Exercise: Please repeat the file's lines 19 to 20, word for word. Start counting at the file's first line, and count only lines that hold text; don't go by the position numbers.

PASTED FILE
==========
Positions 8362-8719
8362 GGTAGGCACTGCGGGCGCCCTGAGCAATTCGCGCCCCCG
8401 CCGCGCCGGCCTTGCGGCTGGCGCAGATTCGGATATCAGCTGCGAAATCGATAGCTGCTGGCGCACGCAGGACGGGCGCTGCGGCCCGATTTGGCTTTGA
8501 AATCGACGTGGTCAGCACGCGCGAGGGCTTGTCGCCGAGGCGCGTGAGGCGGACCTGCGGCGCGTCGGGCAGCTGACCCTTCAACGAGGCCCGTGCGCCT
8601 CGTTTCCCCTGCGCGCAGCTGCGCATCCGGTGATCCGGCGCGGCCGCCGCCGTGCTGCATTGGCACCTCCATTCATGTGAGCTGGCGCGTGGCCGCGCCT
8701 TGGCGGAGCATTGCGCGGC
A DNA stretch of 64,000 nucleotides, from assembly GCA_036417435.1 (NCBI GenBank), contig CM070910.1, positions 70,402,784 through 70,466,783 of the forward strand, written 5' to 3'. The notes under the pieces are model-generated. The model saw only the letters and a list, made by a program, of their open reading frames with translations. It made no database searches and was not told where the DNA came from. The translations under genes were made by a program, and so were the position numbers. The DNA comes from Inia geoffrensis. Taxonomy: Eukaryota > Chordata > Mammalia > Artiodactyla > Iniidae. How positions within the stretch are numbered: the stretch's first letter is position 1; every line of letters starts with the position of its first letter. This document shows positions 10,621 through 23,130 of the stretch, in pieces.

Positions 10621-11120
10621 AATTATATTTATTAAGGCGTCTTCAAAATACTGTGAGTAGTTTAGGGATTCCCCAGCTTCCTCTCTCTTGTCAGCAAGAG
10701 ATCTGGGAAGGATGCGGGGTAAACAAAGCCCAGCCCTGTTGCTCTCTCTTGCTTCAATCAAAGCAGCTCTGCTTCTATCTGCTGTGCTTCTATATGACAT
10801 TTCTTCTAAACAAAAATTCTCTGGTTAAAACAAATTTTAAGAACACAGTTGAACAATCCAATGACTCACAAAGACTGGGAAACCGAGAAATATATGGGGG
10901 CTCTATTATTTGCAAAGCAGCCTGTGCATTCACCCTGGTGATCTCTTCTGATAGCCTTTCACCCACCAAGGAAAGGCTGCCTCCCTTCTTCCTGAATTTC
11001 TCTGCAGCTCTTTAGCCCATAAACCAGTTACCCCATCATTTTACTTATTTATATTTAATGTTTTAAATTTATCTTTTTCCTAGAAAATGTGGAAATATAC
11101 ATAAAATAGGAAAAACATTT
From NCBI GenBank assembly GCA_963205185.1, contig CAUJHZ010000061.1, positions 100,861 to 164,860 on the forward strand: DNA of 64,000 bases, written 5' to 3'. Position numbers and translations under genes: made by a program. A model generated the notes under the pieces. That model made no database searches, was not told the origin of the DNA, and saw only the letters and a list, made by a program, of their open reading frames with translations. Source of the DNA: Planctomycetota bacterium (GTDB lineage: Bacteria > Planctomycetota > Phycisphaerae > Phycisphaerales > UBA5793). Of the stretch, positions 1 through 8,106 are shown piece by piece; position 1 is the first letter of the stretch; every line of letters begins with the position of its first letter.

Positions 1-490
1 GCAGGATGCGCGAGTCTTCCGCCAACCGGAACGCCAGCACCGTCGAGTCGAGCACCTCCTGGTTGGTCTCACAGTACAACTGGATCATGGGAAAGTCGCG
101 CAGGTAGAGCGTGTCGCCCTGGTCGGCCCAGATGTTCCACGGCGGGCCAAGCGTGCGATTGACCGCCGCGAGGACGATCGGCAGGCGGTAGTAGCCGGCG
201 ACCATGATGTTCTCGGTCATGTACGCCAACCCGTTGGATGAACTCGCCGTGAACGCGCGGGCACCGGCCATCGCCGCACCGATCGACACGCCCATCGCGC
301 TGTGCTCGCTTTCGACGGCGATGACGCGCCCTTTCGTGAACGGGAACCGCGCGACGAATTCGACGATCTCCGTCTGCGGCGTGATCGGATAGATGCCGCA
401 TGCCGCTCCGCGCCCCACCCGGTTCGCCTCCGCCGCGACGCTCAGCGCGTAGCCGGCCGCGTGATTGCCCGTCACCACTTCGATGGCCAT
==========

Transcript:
201 ACCATGATGTTCTCGGTCATGTACGCCAACCCGTTGGATGAACTCGCCGTGAACGCGCGGGCACCGGCCATCGCCGCACCGATCGACACGCCCATCGCGC
301 TGTGCTCGCTTTCGACGGCGATGACGCGCCCTTTCGTGAACGGGAACCGCGCGACGAATTCGACGATCTCCGTCTGCGGCGTGATCGGATAGATGCCGCA